H-1B Nonimmigrant Visa Program
The H-1B non-immigrant worker visa is subject to numerical limitations imposed by Congress. Each fiscal year, beginning on April 1, 65,000 visas are available for those who qualify for ‘Specialty Occupations.’ Specialty Occupations are defined as those that require a theoretical and practical application of a body of highly specialized knowledge, and the attainment of a bachelor’s or higher degree in the specific specialty (or its equivalent) as a minimum for entry into the occupation in the United States.
The laws regarding the H-1B visa are in constant flux and applicants seriously considering this category as a means of working in the U.S. on a temporary basis should stay informed and updated as much as possible. Due to the fact that an applicant’s circumstances and the circumstances of his/her dependent family members may require special attention, the following information is not tailored to any one individual but provides general information about this category.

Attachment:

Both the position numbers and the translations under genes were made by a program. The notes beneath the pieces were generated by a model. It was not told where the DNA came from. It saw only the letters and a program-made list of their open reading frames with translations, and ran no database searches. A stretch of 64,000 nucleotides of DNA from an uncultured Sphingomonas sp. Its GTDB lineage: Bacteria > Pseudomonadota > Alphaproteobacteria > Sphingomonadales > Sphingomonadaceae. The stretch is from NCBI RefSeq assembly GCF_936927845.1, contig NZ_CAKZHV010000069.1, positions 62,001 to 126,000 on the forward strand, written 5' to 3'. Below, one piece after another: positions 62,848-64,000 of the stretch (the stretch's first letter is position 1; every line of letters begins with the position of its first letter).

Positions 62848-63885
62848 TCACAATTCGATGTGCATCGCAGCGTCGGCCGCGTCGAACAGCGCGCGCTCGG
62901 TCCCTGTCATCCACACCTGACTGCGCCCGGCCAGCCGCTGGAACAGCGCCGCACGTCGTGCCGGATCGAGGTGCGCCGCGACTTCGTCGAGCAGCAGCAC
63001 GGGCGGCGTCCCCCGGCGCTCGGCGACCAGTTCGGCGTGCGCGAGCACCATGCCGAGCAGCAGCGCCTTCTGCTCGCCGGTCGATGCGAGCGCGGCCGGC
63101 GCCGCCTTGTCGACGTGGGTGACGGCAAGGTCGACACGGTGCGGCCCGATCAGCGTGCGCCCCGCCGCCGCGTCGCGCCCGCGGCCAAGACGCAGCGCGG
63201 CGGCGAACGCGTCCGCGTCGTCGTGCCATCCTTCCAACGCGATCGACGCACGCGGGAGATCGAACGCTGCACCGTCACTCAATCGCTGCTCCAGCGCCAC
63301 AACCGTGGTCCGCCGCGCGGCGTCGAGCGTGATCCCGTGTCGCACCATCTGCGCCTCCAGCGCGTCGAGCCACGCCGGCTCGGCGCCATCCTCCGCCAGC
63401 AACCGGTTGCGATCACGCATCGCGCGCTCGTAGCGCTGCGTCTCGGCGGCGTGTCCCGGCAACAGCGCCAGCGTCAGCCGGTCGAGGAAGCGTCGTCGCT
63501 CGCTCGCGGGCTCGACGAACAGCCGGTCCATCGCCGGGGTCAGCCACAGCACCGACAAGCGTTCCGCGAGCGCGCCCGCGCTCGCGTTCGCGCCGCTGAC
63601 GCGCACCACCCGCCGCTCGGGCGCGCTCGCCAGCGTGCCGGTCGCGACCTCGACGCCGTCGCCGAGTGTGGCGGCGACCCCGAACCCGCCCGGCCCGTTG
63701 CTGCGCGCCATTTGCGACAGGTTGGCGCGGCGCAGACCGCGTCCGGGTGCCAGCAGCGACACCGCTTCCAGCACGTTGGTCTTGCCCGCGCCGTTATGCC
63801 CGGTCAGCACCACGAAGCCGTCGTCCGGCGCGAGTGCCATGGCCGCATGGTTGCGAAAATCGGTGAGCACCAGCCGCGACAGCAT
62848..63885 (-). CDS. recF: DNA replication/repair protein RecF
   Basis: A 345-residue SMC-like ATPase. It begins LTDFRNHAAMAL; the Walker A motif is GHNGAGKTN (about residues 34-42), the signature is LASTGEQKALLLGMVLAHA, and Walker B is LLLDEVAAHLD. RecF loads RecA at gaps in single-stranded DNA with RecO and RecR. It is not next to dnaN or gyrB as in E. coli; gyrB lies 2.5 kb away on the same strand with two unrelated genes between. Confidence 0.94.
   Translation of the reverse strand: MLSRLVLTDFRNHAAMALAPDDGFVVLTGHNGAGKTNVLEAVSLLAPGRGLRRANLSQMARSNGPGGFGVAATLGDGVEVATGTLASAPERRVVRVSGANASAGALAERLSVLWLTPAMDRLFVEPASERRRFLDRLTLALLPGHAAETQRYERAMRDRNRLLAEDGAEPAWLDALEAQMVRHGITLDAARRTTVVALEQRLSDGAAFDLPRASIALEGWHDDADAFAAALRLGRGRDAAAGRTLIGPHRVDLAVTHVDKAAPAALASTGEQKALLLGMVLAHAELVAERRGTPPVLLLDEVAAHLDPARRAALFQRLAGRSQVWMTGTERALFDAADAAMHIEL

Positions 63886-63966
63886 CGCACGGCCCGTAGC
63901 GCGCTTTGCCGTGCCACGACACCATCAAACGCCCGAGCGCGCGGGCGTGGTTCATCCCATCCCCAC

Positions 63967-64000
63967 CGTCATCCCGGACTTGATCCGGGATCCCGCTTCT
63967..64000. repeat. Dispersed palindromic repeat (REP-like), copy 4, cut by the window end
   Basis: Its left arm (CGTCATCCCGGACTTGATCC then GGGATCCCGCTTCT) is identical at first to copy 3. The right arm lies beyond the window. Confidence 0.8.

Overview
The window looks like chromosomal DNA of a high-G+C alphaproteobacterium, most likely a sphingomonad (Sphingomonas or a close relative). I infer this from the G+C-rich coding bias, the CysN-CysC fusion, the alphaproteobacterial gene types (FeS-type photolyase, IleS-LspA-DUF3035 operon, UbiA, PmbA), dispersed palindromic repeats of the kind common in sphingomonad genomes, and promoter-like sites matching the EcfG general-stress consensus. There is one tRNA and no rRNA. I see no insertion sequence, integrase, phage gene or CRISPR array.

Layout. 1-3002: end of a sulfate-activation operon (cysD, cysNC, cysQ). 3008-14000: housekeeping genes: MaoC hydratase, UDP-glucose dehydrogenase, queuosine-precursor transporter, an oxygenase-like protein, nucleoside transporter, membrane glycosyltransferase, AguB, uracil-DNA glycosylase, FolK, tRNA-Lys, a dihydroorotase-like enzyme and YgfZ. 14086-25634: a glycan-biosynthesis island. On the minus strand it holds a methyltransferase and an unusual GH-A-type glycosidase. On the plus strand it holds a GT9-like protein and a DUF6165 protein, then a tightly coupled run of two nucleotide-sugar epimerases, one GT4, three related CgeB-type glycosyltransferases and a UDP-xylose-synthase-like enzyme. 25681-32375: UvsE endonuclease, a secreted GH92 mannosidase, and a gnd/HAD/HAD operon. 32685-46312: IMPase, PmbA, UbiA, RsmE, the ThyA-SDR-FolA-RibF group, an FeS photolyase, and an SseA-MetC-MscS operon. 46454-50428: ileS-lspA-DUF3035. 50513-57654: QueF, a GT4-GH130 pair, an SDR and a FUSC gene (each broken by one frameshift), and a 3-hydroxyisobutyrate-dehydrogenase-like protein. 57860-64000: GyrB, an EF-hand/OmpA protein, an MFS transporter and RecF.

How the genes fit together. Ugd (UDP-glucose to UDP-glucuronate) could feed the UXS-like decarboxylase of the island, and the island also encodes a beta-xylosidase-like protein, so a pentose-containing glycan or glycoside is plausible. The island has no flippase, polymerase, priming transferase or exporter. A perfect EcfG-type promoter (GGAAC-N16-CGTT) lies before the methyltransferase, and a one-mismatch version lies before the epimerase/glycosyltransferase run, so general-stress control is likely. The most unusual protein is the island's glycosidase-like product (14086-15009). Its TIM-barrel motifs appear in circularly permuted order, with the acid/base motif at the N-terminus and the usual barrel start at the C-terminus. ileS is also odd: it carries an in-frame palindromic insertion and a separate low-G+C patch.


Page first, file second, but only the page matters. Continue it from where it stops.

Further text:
The H-1B visa allows foreign workers to enter the U.S. and work in a variety of fields ranging from architecture and engineering to teaching and medicine. The H-1B visa offers a wide range of employment possibilities and is a logical first step toward permanent immigration.
In order to qualify for H-1B classification, the applicant must have at least a U.S. bachelor’s degree or its foreign equivalent AND the job sought must require at least a bachelor’s degree or its equivalent. This is not a self-petitioning category; therefore the applicant must have a sponsoring employer in the U.S.
The spouse and unmarried children below the age of 21 are allowed to accompany or join the H-1B worker as H-4 dependents. However, they cannot work unless they qualify for a work visa. H-4 dependents can enroll and attend schools in the U.S. without obtaining a student visa.
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